Studies have shown that the COVID-19 pandemic disproportionately affects Black people and other minorities in the United States in severity, mortality, economics, and more.
Stephen Thomas PhD, Director of the Maryland Center for Health Equity at the University of Maryland, says that it was just last summer when the New York Times had to sue the Centers for Disease Control and Prevention (CDC) to get a breakdown of infections by race.
And a year ago some people even thought Black people were immune to the virus because of the melanin in their skin.
As Joe Smyser, PhD, MSPH, CEO of the health communications firm Public Good Projects, puts it, “Everybody knows about Tuskegee.
Everybody knows about Henrietta Lacks. What I don’t often hear acknowledged is that the systemic racism that encouraged these two unethical, horrible incidents is still causing unethical, horrible incidents.”
Smyser points to a 2020 study that found Black babies are three times more likely to survive if they’re cared for by a Black physician than a white one.
In 2010, he reminds, minority women were forced to be sterilized in the US prison system.
And just 2 months ago, he says, Susan Moore, MD, a Black physician, spoke about receiving racist treatment when she was hospitalized for COVID before succumbing to the infection.
Between mistrust, misinformation, and COVID management that has not always protected the most vulnerable (think inequitable test allocations and vaccination sites), how surprising is it that Black communities have lower vaccine acceptance?
And how can public health officials help change external factors and individual emotion to raise vaccine uptake?
Rising vaccine acceptance, but still lagging
According to Kaiser Family Foundation’s (KFF’s) statistics, which draw from 23 states, Black and Hispanic people have received disproportionately fewer vaccine doses.
In 20 of the states, the percentage of Black people who received COVID vaccines is half or less than the proportion of Black COVID cases.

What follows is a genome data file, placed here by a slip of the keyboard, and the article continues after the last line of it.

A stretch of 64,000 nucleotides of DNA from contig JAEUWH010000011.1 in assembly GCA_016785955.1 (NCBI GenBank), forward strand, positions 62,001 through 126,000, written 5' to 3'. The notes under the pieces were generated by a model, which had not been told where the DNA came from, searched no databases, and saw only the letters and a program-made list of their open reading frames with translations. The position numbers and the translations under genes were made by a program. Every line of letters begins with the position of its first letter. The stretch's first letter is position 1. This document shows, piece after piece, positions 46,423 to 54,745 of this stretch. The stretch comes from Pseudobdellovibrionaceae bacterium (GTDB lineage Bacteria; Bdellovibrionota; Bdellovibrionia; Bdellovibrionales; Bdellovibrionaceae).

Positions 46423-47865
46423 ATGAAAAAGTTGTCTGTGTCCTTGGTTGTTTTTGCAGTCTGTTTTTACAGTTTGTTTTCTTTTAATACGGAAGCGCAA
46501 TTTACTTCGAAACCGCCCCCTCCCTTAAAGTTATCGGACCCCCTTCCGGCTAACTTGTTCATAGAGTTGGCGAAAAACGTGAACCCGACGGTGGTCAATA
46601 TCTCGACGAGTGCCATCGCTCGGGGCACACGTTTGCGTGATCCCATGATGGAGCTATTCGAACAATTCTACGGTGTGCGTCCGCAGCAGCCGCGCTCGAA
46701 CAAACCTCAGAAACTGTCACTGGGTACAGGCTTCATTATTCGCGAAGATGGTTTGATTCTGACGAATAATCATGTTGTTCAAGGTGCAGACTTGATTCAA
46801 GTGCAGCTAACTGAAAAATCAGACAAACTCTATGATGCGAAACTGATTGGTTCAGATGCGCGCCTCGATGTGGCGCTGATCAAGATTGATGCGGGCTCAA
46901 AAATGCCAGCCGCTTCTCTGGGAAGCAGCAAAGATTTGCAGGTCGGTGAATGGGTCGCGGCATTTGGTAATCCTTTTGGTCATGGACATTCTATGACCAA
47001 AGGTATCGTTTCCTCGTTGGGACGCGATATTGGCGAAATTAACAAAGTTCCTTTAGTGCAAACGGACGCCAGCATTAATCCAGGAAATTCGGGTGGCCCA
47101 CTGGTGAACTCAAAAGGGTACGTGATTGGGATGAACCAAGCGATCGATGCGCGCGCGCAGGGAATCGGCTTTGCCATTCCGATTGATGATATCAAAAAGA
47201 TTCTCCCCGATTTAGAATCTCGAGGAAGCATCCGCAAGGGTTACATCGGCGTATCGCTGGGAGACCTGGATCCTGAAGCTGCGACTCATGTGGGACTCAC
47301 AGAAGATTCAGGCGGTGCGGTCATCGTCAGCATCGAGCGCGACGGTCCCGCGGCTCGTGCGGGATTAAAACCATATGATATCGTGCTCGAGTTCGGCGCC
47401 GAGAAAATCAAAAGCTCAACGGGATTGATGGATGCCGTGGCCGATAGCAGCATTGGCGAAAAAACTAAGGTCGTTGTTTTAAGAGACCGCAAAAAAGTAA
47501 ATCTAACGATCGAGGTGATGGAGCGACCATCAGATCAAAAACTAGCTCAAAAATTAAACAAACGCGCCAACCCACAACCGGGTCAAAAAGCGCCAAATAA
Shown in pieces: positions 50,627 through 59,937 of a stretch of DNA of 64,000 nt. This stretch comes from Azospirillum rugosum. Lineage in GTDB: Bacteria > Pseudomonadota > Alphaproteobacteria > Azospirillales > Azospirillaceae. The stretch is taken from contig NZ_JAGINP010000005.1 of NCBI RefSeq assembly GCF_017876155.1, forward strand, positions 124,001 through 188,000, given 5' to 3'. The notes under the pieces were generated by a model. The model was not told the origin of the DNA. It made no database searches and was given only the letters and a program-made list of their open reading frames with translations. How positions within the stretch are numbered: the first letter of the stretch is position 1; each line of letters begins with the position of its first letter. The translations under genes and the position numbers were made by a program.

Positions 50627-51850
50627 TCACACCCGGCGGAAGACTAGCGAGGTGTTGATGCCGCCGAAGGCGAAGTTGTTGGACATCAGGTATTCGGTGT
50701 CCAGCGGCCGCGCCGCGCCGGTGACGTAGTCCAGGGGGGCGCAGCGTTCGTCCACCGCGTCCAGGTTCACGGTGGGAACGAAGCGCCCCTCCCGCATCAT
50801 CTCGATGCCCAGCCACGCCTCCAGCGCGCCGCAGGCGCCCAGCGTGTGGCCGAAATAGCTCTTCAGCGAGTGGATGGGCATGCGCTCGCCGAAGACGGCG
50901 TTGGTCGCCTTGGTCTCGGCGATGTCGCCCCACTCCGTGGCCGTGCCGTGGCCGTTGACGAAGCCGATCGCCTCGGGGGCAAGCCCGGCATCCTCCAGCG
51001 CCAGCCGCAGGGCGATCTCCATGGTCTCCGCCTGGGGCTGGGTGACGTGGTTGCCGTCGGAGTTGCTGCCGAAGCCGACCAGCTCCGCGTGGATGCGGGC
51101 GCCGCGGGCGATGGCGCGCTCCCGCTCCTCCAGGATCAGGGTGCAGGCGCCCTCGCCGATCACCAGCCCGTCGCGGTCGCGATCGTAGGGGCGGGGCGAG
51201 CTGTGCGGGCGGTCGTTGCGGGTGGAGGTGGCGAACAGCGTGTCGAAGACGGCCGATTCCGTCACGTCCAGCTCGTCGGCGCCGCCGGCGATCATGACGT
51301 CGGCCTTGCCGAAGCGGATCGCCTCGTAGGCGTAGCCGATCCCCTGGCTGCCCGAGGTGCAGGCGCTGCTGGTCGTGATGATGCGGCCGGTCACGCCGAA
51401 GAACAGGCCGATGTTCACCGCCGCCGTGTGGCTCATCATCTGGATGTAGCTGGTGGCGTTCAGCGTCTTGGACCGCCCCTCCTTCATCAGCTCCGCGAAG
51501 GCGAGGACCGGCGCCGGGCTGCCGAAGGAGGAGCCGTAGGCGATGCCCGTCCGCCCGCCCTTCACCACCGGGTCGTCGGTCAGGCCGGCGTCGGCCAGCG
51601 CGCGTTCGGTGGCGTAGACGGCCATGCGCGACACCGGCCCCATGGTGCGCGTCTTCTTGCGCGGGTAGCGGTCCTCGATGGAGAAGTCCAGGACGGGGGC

Some of the greatest gaps are seen in Delaware (6% of vaccines received vs 24% of infections), Louisiana (13% vs 34%), Maine (1% vs 6%), Mississippi (17% vs 38%), and Pennsylvania (3% vs 14%).
White people, on the other hand, have a higher number of vaccinated people than case percentages in all states but Alaska (28% vs 38%) and Nebraska (88% vs 89%).
Back in September, two polls shed some light on COVID beliefs and vaccine hesitancy.
A KFF poll found that 85% of Black people trust their own local doctor or healthcare provider, followed by the local health department (79%), the CDC (78%), and federal COVID lead Anthony Fauci, MD (77%). (Only 12% trusted then-President Donald Trump.)
Similarly, the COVID Collaborative reported Black people had the highest levels of trust in their personal healthcare provider (72%) but found greater distrust toward Fauci (53%) and Trump (4%).
The poll also indicated low levels of trust in the Food and Drug Administration (FDA; 29%), pharmacies and clinics (27%), and drug companies (19%).
Vaccine acceptance has risen since then, though. A USA Today poll says 56% of Americans will get the vaccine as soon as they can, up 10 percentage points from the prior month.
The Harris Poll, as reported by Fierce Pharma, also showed an overall rise from 58% in October to 69% in January, with acceptance from Black people increasing from 43% to 58%, respectively.
Still, public health advocates will have to communicate updates, correct misunderstandings, and manage expectations around vaccine side effects and distribution.
Otherwise, as Thomas says, “It’s an activity in frustration.